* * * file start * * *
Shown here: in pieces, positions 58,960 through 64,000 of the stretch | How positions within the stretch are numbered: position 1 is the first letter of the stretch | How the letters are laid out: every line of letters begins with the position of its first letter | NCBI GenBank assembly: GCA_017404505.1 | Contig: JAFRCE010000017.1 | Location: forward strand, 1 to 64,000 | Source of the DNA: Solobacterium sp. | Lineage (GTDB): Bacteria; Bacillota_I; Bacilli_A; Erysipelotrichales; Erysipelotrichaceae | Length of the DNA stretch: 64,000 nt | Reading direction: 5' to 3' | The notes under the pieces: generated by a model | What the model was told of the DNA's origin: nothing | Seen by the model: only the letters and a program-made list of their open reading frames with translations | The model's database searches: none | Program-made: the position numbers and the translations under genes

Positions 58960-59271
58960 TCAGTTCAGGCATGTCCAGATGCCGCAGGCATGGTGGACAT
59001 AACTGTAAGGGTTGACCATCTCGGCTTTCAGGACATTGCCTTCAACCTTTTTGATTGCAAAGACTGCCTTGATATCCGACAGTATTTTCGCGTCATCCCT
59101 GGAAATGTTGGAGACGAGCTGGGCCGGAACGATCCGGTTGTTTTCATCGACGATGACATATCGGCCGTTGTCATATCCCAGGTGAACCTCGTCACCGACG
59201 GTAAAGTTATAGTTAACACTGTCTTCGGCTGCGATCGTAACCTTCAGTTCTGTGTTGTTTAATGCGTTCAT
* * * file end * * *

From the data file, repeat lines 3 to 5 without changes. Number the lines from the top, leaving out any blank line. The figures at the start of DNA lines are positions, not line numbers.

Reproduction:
58960 TCAGTTCAGGCATGTCCAGATGCCGCAGGCATGGTGGACAT
59001 AACTGTAAGGGTTGACCATCTCGGCTTTCAGGACATTGCCTTCAACCTTTTTGATTGCAAAGACTGCCTTGATATCCGACAGTATTTTCGCGTCATCCCT
59101 GGAAATGTTGGAGACGAGCTGGGCCGGAACGATCCGGTTGTTTTCATCGACGATGACATATCGGCCGTTGTCATATCCCAGGTGAACCTCGTCACCGACG